Extinction Rebellion protests helped improve London air quality, study finds

The climate change campaign group Extinction Rebellion’s recent protests in London had a positive impact on the capital’s air quality, a King’s College London (KCL) study has found.

London Air, which uses KCL data, has been monitoring the local air quality impact of the protests, which started by blocking roads and junctions last Monday (15 April) in Oxford Circus, Parliament Square, Waterloo Bridge and Marble Arch.

Data taken early last week found that sites close to the protests experienced significant drops in nitrogen dioxide (NO2) concentration) as road traffic in those areas was reduced.

The Strand, near Waterloo Bridge, and Oxford Street both had lighter air pollution than normal, while hourly pollution levels in the latter were down by almost 50%.

‘None of the monitoring sites are in locations where traffic is completely blocked and reductions in nitrogen dioxide concentrations would be likely to be much larger where no traffic is able to pass at all as has been seen during other road closures,’ London Air summarised.

‘There is little evidence of any significant increase in nitrogen dioxide concentrations in areas neighbouring those where the protests are taking place.’

Extinction Rebellion is calling for the government to reduce the UK’s greenhouse gas emissions to zero by 2025.

London Air compared hourly NO2 concentrations in sites between last Monday and Wednesday when the protests were taking place to concentrations on those days of the week in spring in recent years.

The Strand saw a small reduction in NO2 concentrations during the days of the protests, with the site experiencing 91% of its usual pollution levels over the course of the day.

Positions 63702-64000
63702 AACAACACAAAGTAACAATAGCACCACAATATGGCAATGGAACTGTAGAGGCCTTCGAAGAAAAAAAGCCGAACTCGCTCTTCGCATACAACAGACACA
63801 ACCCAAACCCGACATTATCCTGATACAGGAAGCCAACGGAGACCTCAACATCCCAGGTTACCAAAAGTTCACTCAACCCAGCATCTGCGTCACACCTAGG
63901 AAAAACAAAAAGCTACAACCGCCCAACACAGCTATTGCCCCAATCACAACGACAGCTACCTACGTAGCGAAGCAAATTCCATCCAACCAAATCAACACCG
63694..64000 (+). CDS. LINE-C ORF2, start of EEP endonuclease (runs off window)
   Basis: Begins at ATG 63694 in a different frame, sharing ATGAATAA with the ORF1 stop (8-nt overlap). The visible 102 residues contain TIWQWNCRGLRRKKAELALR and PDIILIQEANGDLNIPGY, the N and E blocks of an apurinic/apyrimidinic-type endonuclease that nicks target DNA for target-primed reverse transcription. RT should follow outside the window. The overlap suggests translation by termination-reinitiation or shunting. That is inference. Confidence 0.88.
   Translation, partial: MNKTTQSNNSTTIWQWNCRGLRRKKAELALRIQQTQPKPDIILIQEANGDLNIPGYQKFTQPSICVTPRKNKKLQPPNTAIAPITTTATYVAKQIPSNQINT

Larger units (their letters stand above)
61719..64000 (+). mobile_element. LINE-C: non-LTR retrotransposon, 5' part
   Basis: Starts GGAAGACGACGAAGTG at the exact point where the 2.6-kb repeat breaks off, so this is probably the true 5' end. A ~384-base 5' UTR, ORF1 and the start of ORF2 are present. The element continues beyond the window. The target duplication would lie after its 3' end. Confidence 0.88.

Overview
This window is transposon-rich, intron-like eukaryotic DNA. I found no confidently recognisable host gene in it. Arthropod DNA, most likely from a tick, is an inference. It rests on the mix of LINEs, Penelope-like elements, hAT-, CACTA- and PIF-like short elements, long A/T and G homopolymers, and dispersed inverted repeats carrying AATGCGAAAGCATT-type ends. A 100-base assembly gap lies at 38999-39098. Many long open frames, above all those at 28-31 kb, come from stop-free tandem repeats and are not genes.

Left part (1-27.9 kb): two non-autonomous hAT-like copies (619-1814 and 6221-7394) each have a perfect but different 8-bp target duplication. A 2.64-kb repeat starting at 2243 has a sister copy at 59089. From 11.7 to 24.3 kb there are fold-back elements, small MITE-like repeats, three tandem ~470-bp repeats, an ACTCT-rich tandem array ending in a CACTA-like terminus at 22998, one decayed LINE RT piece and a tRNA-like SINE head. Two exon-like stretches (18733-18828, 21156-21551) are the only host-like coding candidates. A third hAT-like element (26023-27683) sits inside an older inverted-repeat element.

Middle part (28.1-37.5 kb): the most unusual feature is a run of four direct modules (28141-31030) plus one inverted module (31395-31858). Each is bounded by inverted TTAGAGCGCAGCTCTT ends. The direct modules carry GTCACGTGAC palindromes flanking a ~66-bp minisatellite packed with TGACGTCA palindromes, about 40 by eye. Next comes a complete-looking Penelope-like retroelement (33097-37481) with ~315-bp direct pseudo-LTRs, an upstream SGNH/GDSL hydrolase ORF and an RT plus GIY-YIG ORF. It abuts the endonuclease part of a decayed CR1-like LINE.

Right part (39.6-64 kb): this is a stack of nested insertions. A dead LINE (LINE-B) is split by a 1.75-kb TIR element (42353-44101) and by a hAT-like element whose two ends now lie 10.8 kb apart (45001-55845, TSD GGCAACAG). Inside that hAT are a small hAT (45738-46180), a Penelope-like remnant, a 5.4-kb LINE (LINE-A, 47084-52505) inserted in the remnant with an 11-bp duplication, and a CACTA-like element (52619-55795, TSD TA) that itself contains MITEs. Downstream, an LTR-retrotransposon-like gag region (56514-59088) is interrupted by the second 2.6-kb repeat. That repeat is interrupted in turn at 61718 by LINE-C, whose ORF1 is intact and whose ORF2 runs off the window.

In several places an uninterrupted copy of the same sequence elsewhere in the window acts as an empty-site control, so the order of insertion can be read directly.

Oxford Street saw an even bigger reduction as NO2 concentrations were 18% lower than normal while hourly pollution levels were cut by as much as 45% by mid-afternoon.

However, areas such as Holborn — north of Waterloo Bridge — experienced very little change in NO2 concentrations, while locations outside central London such as the North Circular and Greenwich saw increases.

London Air admitted that the readings may have been affected by the school Easter holidays taking place at the time, which usually lead to lower traffic levels.

The site explained: ‘The difference in concentrations well away from the affected areas is inconsistent and reflects possible increases in pollution due to meteorological conditions, offset by the possible decreases in concentrations due to lighter traffic in the school Easter holidays.’

Extinction Rebellion is protesting in central London to pressure the government into declaring a ‘climate and ecological emergency’.

The movement is calling for urgent action to halt biodiversity loss and to reduce the UK’s greenhouse gas emissions to zero by the year 2025.


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